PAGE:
When my 15 year old daughter came home with a Victoria Secret bag in her hand I almost had a stroke. I welcome all the comments in this post about how terrible a father I must be and that I should better monitor my daughter's buying habits.
Honestly, I didn't think there was any reason for her to shop at Victoria Secret for a many, many years. You know… after I was dead.
All of my daughters' friends are wearing the same stylish outfits right now… labeled Pink across their butts. I figured it was a new brand, cutely named to attract young ladies. Turns out that I was right, but I had no idea that Victoria Secret was behind it. Victoria Secret is going all out with their Pink line – with a Pink website, Collegiate line of Pink, a social network called Pink Nation – that you can authenticate with Facebook of course, music, downloads and even a t-shirt designer.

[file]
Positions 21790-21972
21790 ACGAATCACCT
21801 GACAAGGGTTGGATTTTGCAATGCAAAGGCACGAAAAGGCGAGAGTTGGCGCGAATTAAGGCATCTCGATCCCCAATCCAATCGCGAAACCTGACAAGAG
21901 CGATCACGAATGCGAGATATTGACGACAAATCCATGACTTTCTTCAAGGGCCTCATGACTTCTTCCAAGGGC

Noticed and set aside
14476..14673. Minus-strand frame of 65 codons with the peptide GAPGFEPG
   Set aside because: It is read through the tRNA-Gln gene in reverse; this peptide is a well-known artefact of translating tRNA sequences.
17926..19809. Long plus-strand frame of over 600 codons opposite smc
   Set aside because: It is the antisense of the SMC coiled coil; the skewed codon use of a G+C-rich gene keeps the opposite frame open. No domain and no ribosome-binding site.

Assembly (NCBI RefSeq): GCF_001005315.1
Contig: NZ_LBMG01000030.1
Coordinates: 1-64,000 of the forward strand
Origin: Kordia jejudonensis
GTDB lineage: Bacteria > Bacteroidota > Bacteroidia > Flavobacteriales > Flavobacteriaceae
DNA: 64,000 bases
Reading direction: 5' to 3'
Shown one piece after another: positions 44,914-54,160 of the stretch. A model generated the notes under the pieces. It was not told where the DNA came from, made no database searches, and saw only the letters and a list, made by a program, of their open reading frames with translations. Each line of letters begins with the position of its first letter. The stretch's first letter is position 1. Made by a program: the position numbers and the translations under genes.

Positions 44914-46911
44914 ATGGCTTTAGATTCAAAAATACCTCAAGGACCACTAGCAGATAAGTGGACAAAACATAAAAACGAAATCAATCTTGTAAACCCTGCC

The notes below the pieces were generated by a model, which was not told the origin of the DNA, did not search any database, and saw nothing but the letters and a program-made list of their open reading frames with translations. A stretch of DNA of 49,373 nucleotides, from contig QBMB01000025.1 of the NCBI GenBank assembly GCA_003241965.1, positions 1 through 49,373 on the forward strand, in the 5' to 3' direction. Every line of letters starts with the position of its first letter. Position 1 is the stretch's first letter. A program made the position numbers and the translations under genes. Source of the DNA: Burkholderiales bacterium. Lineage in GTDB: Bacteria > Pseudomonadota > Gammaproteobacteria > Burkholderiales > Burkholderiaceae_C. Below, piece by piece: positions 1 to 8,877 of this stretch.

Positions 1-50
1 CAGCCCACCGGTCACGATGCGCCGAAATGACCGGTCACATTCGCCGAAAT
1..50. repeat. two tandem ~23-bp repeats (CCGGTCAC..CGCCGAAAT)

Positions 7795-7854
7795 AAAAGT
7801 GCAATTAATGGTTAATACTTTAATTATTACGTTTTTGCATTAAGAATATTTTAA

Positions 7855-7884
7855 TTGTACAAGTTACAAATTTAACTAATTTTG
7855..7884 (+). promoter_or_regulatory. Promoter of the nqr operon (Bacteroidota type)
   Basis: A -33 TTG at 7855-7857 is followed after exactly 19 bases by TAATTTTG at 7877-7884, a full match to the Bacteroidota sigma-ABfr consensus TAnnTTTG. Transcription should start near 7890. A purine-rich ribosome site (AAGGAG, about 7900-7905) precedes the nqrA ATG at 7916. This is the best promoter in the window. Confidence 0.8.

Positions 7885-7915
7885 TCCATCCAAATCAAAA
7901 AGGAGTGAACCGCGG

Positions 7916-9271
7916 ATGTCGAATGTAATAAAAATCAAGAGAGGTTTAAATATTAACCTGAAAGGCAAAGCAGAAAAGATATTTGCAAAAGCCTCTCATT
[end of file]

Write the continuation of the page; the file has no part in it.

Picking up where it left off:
I might understand that Victoria Secret wishes to expand its collections and reach different demographic groups, but reaching down into the young teens hits a little too close to home. As good friend Adam Small (Indianapolis Mobile Marketing) said so perfectly,
Pink appears to be the gateway drug for Victoria Secret to get young women hooked on their brand at much earlier ages.
Much to my dismay, Victoria Secret has obviously identified young teens as a new market opportunity. The clothes are more affordable than rivals Abercrombie & Fitch and Hollister… and it appears teens are trimming expenses just like everyone else.
Personally, I wish the product line was much too expensive for my 15 year-old.